Heartfelt gratitude to all the teachers in my Life for the teachings and knowledge that I have today !!
Technology will keep evolving but nothing can replace the power of a teacher’s inspirational words…
Good Teachers are the reason why Ordinary Students dream to do Extra-ordinary things..
There is no way to recompense our teacher’s contribution but we can show our gratitude by thanksgiving them. Sometimes our parents also want to thanks teachers cause a good teacher is everything a parent can never be…
Thank you teachers for guiding us, inspiring us with all the academic and life lessons, making us what we are today.
Teachers’ Day is a special day for the appreciation of teachers, and may include celebrations to honor them for their special contributions in a particular field area, or the community in general.
The idea of celebrating Teachers’ Day took root in many countries during the 19th century; in most cases, they celebrate a local educator or an important milestone in education (for example, Argentina has commemorated Domingo Faustino Sarmiento’s death on 11 September) since 1915. While India traditionally celebrates Guru Purnima. The birthday of Dr. Sarvepalli Radhakrishnan (5 September) is also celebrated as Teacher’s Day in India since 1962. This is the primary reason why countries celebrate this day on different dates, unlike many other International Days…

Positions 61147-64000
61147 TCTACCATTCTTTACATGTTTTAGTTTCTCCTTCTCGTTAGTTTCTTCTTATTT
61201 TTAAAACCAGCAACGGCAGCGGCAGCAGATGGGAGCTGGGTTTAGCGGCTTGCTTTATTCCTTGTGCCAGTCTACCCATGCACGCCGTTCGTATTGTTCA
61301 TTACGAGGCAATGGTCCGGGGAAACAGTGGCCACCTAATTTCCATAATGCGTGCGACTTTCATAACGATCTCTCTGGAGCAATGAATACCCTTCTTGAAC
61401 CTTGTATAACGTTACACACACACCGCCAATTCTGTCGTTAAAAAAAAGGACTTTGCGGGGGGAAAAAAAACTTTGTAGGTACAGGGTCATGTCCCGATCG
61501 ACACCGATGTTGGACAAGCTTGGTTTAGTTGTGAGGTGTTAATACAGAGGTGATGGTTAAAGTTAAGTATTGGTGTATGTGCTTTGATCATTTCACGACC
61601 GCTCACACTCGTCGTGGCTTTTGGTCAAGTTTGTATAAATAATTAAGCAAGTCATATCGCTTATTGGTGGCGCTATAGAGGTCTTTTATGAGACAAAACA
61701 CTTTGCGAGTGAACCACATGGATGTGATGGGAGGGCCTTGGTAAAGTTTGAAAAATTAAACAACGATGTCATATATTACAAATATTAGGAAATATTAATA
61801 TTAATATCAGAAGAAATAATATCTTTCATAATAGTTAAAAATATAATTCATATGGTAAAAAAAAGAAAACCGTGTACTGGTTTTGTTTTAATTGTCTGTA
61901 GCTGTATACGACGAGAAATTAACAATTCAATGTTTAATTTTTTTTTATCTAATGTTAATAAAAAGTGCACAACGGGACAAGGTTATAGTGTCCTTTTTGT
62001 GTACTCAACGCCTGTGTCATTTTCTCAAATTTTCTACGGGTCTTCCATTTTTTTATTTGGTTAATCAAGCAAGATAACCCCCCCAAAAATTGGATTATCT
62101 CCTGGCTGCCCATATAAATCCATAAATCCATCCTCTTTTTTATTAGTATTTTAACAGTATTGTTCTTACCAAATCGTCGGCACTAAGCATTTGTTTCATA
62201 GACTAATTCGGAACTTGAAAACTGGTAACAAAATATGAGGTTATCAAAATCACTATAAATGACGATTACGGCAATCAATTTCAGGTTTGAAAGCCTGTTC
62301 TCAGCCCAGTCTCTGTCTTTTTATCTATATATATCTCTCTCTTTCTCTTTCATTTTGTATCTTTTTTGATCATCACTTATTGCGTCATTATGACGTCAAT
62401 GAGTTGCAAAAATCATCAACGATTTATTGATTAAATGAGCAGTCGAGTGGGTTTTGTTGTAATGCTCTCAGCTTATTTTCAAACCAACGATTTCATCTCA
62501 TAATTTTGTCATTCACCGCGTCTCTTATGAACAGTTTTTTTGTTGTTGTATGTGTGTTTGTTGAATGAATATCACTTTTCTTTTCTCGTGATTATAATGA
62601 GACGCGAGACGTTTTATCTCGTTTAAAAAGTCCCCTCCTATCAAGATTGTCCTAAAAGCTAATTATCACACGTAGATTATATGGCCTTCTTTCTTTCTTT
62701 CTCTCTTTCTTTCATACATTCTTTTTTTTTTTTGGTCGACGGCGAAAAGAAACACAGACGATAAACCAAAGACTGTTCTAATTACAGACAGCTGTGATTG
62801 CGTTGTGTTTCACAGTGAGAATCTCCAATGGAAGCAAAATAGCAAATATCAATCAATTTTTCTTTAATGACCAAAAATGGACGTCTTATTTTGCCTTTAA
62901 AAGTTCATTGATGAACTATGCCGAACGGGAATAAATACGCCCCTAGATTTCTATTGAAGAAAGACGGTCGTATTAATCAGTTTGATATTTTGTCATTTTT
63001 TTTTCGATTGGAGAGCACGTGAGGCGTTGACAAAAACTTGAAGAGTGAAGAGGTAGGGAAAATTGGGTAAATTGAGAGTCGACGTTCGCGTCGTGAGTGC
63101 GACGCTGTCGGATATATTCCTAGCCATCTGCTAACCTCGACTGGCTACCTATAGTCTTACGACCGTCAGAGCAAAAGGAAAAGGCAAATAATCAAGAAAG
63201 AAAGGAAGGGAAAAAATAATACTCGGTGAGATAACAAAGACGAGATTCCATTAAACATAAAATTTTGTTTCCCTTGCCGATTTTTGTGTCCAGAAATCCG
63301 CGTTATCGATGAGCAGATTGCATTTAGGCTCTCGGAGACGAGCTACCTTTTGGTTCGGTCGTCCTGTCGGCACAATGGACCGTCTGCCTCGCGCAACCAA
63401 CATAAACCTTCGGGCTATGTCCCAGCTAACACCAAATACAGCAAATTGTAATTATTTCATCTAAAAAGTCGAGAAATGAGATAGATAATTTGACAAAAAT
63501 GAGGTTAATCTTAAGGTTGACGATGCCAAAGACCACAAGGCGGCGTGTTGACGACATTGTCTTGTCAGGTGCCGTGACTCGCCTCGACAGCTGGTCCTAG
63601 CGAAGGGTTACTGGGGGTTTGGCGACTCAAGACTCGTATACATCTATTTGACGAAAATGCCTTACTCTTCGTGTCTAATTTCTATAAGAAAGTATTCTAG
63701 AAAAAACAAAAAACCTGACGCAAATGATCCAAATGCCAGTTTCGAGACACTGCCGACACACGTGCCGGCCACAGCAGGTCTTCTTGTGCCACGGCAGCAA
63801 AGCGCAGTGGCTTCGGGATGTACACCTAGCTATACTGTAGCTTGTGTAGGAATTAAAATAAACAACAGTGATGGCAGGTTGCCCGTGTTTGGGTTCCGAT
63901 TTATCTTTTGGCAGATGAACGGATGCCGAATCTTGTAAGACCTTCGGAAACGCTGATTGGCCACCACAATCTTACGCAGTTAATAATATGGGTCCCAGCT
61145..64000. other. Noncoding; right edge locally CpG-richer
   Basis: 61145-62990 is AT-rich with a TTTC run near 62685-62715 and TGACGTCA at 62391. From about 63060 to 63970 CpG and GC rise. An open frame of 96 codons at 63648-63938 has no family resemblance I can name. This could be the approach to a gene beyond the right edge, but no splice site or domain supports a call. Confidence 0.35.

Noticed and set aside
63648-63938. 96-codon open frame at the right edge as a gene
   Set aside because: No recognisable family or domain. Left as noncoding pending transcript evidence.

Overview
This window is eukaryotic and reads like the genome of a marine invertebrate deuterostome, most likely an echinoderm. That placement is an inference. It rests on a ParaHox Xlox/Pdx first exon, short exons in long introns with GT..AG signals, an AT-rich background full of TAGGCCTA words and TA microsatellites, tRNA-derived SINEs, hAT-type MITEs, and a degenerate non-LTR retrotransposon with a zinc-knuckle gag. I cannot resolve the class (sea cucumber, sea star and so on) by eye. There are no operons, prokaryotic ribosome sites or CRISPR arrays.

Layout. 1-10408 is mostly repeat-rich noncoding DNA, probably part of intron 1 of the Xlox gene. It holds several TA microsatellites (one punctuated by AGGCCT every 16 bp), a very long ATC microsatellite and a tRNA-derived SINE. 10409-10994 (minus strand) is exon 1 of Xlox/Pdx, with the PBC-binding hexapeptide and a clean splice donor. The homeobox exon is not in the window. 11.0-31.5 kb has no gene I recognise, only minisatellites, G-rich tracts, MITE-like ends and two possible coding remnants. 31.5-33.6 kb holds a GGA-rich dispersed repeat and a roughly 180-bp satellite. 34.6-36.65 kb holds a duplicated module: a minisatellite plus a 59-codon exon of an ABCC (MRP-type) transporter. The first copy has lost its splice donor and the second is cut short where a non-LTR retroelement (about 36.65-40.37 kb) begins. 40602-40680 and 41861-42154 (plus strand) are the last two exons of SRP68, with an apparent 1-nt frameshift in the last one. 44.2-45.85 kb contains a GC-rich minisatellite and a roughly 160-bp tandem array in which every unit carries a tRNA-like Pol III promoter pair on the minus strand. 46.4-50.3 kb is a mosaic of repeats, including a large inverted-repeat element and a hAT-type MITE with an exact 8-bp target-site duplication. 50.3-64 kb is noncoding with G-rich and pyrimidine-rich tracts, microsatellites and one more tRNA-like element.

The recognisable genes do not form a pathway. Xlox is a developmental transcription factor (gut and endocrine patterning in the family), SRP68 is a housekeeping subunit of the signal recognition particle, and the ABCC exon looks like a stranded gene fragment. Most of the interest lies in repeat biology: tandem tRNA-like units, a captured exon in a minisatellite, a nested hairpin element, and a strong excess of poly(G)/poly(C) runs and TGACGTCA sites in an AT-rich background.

Guru Purnima is an Indian and Nepalese festival dedicated to spiritual and academic teachers. This festival is traditionally celebrated by Hindus, Jains and Buddhists, to pay their respects to their teachers and express their gratitude. The festival is celebrated on the full moon day (Purnima) in the Hindu month of Ashadha (June–July) as it is known in the Hindu calendar of India and Nepal. This day marks the first peak of the lunar cycle after the peak of the solar cycle. The celebration is marked by ritualistic respect to the Guru, Guru Puja.
The Guru Principle is said to be a thousand times more active on the day of Guru purnima than on any other day. The word Guru is derived from two words, gu and ru. The Sanskrit root gu means darkness or ignorance, and ru denotes the remover of that darkness. Therefore, a Guru is one who removes the darkness of our ignorance. Gurus are believed by many to be the most necessary part of life. On this day, disciples offer pooja (worship) or pay respect to their Guru (spiritual guide). In addition to having religious importance, this festival has great importance for Indian academics and scholars. Indian academics celebrate this day by thanking their teachers as well as remembering past teachers and scholars.
The birth date of the second President of India, Dr. Sarvepalli Radhakrishnan, 5 September 1888, has been celebrated as Teacher’s Day since 1962. On this day, teachers and students report to school as usual but the usual activities and classes are replaced by activities of celebration, thanks and remembrance. In some schools, senior students take the responsibility of teaching in order to show their appreciation for the teachers.